Among the greatest problems facing the planet today are loss of biodiversity, climate change, poverty, water, and world hunger. To these have been added, in recent years, the problems of obesity (not a disease in itself, but a condition that predisposes to many diseases including type 2 diabetes) and diabetes, which have now become pandemic. Although these problems are often dealt with separately, they are linked and have one common denominator: seeds. A relationship is beginning to emerge between the increasing uniformity of food, a consequence of the varietal uniformity pursued over the last 50 years by genetic improvement, and disease. The consequence of this relationship is that an unhealthy diet is now one of the main causes of ill health in developed economies. The RESILIENT RICE research programme aims to contribute to addressing this issue through the development of seeds that, due to their ability to adapt to climate change, can produce healthy food for present and future populations. Evolutionary populations are used by farmers as a source from which to select new varieties, either by themselves or with the participation of technicians and researchers. This way of managing an evolutionary population creates medium- and long-term benefits, and its effects are felt well beyond the duration of a project: the increased possibility and competence to select seeds within evolutionary populations increases farmers’ ability to respond dynamically to new market demands or the emergence of new diseases and insects, which are also linked to climate change. The long-term objective of the programme is to contribute to the transition of the Italian rice system towards an agro-ecological cultivation model based on diversification. In the short term, the aim of the Resilient Rice project has been to facilitate access to less uniform varieties than those currently on the market, favouring their adaptation to local contexts, including cultivation techniques. The new EU Organic Regulation will come into force in January 2022 and from that moment on, the organic seed sector will open up to a simplified variety registration and certification system based on diversity. Through a participatory (involving stakeholders, including consumers) and decentralised (on-farm) research model, the programme has identified the most suitable rice varieties for organic and biodynamic cultivation and different agronomic techniques, and has also started trials on varietal mixtures and evolutionary populations.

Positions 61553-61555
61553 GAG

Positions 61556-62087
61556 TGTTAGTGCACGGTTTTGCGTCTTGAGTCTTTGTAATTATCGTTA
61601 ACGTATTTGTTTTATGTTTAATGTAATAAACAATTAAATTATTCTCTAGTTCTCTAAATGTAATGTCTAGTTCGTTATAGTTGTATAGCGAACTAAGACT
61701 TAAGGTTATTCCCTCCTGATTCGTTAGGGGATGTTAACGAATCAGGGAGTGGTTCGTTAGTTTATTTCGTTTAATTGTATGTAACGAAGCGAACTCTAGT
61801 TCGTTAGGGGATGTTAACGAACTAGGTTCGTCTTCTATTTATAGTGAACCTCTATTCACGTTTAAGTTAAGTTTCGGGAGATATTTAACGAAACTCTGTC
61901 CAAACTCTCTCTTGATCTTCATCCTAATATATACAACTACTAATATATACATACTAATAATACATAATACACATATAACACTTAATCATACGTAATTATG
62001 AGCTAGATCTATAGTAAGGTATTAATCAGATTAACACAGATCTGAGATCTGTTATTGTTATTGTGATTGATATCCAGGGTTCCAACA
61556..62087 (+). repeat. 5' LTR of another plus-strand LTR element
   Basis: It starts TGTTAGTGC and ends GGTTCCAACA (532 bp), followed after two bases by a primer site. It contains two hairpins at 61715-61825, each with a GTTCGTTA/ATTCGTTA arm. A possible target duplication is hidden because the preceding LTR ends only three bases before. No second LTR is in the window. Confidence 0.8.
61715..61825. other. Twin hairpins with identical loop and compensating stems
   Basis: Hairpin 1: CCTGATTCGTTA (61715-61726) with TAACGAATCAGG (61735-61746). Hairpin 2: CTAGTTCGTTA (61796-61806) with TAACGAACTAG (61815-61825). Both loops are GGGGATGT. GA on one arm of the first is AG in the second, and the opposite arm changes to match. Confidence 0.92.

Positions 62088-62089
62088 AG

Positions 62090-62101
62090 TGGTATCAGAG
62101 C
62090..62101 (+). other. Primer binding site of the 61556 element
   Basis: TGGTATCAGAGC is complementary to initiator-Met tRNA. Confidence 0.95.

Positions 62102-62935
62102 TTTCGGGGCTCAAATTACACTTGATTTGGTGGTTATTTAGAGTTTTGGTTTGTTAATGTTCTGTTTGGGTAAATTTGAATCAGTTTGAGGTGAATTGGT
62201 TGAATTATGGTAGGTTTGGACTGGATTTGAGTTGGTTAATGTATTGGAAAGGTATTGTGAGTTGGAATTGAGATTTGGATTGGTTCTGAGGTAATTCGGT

The project benefited from the collaboration and experimental results related to organic and biodynamic rice agronomic techniques identified by the research group of the University of Milan, Department of Environmental Sciences and Policies within the Risobiosystem project. Duration: 2018-2020 (phase 1) More info: